Comparing Wind/Hail, Named Storm, and Flood Insurance
The CSU Tropical Meteorology Project, which has been forecasting seasonal weather events for nearly 40 years predicts that the 2022 Atlantic hurricane season (which officially began June 1), will be another active one calling for 19 named storms, 9 of which being hurricanes and 4 being major. AccuWeather agrees, forecasting 16-20 named storms, with 6-8 being hurricanes and 3-5 being major. While the average is 14 named storms per year, this increase continues the trends from 2020 and 2021 of above average activity, presumably caused, in part, by warming sea temperatures.
All this to say, now is the critical time to be sure your investor clients who own Atlantic coastal properties have the appropriate coverage needed should one or more of these forecasted storms strike. These types of storms may entail many causes of loss at the same time, that may not all be covered by the same insurance policy.
These three coverages, though not exhaustive, may kick in at various points in a windstorm:
- Named Storm
Within the REInsurePro program and most standard property policies for investment properties, Wind/Hail is included in the property coverage (note that in some states with some insurers, this coverage may be excluded and need to be purchased as an endorsement) and primarily covers damage caused by heavy winds, tornadoes, and hailstorms. These weather phenomena can be common in both coastal locations as well as Midwest areas such as Oklahoma and may lead to roof damage, broken windows, or damage to detached structures like garages or sheds. While the cause of loss is covered under the property policy, it often carries a separate deductible from other perils. This is typically represented as a percentage of the insured value, which may vary based on the property’s tier, or distance to the coast. This may be 2% to 5% but can vary. So even if your client’s property deductible is $2,500, if they own a single-family insured to $200,000 with a 5% wind deductible, your client is responsible for $10,000 before insurance payouts will begin on a wind loss.
As soon as a storm is given a name by the National Weather Service, standard Wind/Hail coverage no longer applies. For damage caused by a named tropical storm or hurricane to be covered, the investor’s property policy needs to include Named Storm coverage. Again, within the REInsurePro Program, the coverage automatically includes this coverage unless it is specifically requested for it not to be included. Additionally, the Named Storm deductible follows the Wind/Hail deductible.
What often comes along with both Wind/Hail perils and Named Storms is significant rain, and sometimes, storm surge. It is important to consider that damage caused by rain may or may not be covered under the above perils depending on the situation.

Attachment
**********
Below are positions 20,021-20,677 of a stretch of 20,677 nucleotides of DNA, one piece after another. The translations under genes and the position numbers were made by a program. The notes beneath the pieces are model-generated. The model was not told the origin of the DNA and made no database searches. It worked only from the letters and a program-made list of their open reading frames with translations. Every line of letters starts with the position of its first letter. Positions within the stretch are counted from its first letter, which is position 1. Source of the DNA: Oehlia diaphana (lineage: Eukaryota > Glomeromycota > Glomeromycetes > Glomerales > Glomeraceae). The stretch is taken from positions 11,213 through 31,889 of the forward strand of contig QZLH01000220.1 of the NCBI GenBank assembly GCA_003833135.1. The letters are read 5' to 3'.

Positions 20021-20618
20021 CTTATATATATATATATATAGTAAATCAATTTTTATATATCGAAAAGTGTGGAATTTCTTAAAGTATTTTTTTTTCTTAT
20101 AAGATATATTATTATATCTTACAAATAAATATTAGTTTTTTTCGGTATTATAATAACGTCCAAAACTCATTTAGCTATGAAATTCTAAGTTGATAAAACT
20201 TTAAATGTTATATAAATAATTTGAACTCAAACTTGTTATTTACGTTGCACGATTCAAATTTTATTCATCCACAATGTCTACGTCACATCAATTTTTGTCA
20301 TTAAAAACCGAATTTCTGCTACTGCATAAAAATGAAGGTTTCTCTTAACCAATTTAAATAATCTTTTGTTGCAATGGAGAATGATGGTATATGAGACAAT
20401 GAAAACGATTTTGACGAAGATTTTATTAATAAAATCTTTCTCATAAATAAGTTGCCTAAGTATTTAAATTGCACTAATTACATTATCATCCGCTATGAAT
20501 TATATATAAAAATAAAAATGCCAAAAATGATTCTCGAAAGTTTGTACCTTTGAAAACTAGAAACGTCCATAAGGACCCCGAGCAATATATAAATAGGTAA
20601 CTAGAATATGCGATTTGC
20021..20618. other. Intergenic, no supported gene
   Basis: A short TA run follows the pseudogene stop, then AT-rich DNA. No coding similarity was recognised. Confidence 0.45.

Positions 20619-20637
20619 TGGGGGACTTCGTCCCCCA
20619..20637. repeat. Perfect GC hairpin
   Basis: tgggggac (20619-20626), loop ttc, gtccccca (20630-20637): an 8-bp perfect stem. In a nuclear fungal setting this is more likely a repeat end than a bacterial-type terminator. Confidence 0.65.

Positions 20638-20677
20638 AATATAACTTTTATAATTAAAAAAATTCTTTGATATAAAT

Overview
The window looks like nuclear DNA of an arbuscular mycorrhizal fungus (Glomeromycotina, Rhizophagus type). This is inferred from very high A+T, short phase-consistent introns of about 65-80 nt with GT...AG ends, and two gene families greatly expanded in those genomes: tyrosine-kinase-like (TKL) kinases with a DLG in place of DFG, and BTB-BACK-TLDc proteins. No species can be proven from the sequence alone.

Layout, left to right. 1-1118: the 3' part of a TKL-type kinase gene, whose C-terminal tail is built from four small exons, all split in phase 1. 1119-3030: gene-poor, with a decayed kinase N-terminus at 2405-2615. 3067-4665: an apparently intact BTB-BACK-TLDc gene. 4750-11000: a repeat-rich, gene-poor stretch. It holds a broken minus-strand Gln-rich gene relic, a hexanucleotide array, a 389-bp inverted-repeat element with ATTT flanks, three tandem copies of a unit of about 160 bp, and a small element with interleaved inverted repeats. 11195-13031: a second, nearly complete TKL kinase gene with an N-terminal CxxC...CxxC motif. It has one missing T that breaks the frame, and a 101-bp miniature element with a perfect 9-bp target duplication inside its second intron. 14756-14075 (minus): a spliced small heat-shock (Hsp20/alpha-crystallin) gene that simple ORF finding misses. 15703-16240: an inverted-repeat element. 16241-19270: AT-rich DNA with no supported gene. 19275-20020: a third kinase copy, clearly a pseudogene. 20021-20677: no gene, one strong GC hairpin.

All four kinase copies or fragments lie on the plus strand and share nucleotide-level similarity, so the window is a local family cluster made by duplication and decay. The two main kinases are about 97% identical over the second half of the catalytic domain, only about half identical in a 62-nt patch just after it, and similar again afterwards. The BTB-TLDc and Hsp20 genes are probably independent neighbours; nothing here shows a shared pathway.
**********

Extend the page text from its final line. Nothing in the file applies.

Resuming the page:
If the windstorm, or hurricane, is determined to have created a “storm-caused opening” allowing rainwater to enter the home causing damage within the property, this water damage may be determined to be covered. A “storm-caused opening” could be roof shingles that have been lifted by heavy winds or hail breaking a window allowing rain to enter the home. However, if water enters the home due to a “storm surge,” an abnormal rise of water level due to the presence of a storm, this would be considered Flood.
Flood coverage is nearly always excluded from a property policy and needs to be purchased as a separate policy or endorsement to be covered. Flood is typically overflow of a body of water. Flood coverage can be purchased through the National Flood Insurance Program (NFIP) offered by FEMA, but REInsurePro also offers a private flood option that waives the waiting period associated with NFIP. This policy will also come with its own deductible, separate from the Wind deductible associated with the property policy.
If your investor client has property in a hurricane-prone area, it is imperative they discuss their coverage with you, the agent, to be sure they have the coverage they are most comfortable with.
What else should be considered?
If the client’s property has any detached structures such as a shed or garage, they will want to be sure this structure is included in their policies. This structure will typically have a sublimit of coverage.
Loss of Rents
If, following a storm, the property is rendered uninhabitable due to the damage caused, Loss of Rents coverage can help reimburse your client for lost rental income while the location is being restored. Keep in mind that the cause of loss must be an included peril in the policy in order for Loss of Rents coverage to be triggered – so if your client does not have Named Storm coverage and their property sustains damage as the result of a Named Storm, this reimbursement will likely not be available.
Many property policies exclude damage due to Mold, which can be prevalent in properties with storm losses with extensive water. Some of the carrier policies available in the REInsurePro Program have limited mold coverage, so check with your Sales Manager to find out what is included in the policy.
As soon as it is safe after a storm, your investor client should take immediate action to remove standing water from the property to reduce the risk of mold forming. Your client should tarp or secure any openings that may have been caused by wind or hail damage, remove area rugs, put furniture on blocks, and bring in fans to dry out the home.
Typically, any temporary repairs or steps the owner can take to mitigate further loss can be considered in their insurance claim, so receipts should be saved for any expenses.